Colloquium

Colloquium talks will be held in the Katharine Reed Cudahy Building, Room 401 on the Marquette University campus. Please address inquiries/suggestions to Dr. Michael Zimmer.

Fall 2019 - Unless specified, the talks will begin at 1:00pm CT in Room 414 at Cudahy Hall.

  • November 25 - Mustafa Bilgic, Department of Computer Science, Illinois Institute of Technology. Title: Active and Interpretable Classification                                                                             Abstract: I will talk about active and interpretable classification research we do at the Machine Learning Laboratory at Illinois Institute of Technology in Chicago. I will primarily focus on active learning, learning with rationales, interpretable machine learning, and active inference. Application domains include text classification, anomolous flight detection, and wireless sensor networks. If time permits, I will also summarize our recent work on relational classification of cells in microscopy images.                                                                                                                                             Bio: Dr. Mustafa Bilgic is an Associate Professor, the Director of the Masters in Artificial Intelligence, the Co-Director of the BS in Artificial Intelligence, and the Director of the Machine Learning Laboratory in the Computer Science Department at Illinois Institute of Technology. He received his BS in Computer Science from the University of Texas at Austin and his MS and PhD in Computer Science from the University of Maryland at College Park. He received an NSF CAREER award and his current research is supported by NSF and Samsung. His research interests include active and interpretable machine learning, statistical relational learning, and probabilistic graphical models.
  • November 18 - Elena Zheleva, Department of Computer Science, University of Illinois, Chicago Title: Causal inference and counterfactual learning from relational data
    Abstract: Predictive systems are used to make sense of rapidly increasing amounts of data and support human decision making, from what to read, to whom to date, whether to invite a job applicant for an interview, and what drug to develop next. However pervasive, these systems are limited in their ability to reason about cause and effect, and the consequences of their own behavior. In this talk, I will motivate the need for developing algorithms that can answer causal questions from real-world data which is inherently noisy, relational, and multimodal. I will focus on the problem of heterogeneous treatment effect estimation, understanding the individual variations in outcomes between individuals. I will show how learning algorithms can address this problem and take into account people's individual characteristics and predispositions. I will demonstrate the value of these algorithms in the context of understanding what drives empathy online and whether a given piece of information will go viral.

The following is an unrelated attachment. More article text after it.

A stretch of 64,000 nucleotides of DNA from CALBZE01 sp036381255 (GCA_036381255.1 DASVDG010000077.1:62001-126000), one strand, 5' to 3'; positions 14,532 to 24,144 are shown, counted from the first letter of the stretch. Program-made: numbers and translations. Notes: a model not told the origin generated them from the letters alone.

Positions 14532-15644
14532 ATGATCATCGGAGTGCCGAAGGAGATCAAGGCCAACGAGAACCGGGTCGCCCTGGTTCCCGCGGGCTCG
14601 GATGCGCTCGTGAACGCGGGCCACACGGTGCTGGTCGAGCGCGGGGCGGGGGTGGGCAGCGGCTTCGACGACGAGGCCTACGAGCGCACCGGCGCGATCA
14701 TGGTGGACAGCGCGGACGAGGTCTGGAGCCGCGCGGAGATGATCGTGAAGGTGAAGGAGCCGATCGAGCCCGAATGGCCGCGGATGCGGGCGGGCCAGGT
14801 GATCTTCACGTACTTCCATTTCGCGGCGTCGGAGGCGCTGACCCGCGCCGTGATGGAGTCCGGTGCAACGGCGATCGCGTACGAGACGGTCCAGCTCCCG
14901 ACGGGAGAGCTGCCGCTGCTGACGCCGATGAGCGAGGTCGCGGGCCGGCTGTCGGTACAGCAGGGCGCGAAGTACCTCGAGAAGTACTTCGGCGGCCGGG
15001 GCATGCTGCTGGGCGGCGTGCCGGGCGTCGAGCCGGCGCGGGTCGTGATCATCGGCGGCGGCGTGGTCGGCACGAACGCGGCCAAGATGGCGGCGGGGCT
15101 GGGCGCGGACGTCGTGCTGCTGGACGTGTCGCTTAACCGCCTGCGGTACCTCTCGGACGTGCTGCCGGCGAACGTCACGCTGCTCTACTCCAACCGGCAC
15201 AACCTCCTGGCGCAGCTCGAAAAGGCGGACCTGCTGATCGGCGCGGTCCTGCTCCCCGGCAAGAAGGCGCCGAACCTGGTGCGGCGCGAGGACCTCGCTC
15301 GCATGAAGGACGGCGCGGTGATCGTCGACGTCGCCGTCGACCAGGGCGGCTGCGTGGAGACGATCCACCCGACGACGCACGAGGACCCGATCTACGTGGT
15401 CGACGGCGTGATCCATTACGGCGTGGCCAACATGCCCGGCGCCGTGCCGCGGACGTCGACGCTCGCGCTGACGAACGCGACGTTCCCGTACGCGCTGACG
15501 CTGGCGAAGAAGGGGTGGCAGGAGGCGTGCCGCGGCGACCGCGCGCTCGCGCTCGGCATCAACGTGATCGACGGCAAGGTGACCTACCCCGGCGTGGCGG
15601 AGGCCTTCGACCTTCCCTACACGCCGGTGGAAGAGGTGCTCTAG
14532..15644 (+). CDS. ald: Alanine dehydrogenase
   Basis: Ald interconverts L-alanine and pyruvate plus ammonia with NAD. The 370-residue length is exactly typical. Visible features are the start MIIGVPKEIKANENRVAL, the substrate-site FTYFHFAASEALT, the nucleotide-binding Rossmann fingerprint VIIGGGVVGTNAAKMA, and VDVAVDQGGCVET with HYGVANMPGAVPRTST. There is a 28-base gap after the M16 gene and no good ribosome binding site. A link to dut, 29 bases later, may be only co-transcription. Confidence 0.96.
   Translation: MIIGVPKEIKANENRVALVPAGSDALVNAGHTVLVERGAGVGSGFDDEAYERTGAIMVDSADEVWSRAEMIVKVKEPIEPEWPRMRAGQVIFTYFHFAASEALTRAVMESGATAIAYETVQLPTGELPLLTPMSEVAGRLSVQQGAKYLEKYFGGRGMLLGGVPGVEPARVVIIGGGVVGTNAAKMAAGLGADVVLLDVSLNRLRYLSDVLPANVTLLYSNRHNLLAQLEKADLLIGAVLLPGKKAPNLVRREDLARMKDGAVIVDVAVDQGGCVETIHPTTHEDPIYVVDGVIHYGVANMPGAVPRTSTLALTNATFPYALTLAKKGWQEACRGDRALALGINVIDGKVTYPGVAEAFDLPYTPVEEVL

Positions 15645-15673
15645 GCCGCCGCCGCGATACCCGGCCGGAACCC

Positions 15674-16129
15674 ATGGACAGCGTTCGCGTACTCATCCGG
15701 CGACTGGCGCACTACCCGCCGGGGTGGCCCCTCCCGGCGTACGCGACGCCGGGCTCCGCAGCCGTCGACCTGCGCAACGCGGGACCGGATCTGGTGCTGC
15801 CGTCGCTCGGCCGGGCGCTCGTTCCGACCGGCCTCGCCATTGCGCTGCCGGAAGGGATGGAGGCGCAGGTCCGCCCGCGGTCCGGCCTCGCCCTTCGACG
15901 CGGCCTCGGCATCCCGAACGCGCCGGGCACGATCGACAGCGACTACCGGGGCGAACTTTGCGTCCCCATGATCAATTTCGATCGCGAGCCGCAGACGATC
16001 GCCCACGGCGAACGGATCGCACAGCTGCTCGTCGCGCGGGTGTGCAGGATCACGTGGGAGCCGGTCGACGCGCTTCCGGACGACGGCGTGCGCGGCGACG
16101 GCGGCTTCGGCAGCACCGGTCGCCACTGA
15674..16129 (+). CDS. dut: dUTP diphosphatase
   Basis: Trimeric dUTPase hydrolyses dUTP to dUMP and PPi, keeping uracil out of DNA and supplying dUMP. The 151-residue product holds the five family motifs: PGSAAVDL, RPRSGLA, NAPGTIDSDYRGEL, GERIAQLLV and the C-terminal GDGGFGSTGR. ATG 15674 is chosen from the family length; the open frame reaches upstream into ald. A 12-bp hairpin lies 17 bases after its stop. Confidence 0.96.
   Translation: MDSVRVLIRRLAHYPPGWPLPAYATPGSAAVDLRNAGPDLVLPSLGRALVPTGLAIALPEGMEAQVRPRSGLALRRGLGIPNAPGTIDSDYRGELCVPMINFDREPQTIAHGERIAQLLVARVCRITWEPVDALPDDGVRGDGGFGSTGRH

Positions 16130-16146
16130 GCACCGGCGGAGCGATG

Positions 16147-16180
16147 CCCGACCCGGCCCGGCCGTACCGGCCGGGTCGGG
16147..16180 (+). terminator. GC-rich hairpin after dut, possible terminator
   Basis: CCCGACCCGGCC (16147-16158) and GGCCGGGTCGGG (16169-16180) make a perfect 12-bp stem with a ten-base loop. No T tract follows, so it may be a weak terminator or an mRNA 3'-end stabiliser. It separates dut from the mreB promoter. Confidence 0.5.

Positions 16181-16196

• November 4 - Bilge Mutlu, Department of Computer Sciences, University of Wisconsin Madison     Title: Designing Robots for Human Interaction
    Abstract: Robots are emerging as a family of technologies that offer their users unprecedented capabilities through highly complex, situated, and continuous interactions, reshaping many human activities and environments. These new capabilities and forms of interaction also bring forth new design challenges—how do we build such technologies so that they work effectively with people, that they are not disruptive human social and physical environments, and that they are accepted, adopted, and welcomed by people? In this talk, I will present research that addresses three key challenges of designing robotic technologies for human interaction: (1) defining and systematically studying the design space for robotic systems for human use; (2) developing and using design support tools for the complex design problems introduced by these systems; and (3) integrating robotic systems into human environments and studying their use and adoption over long periods of time.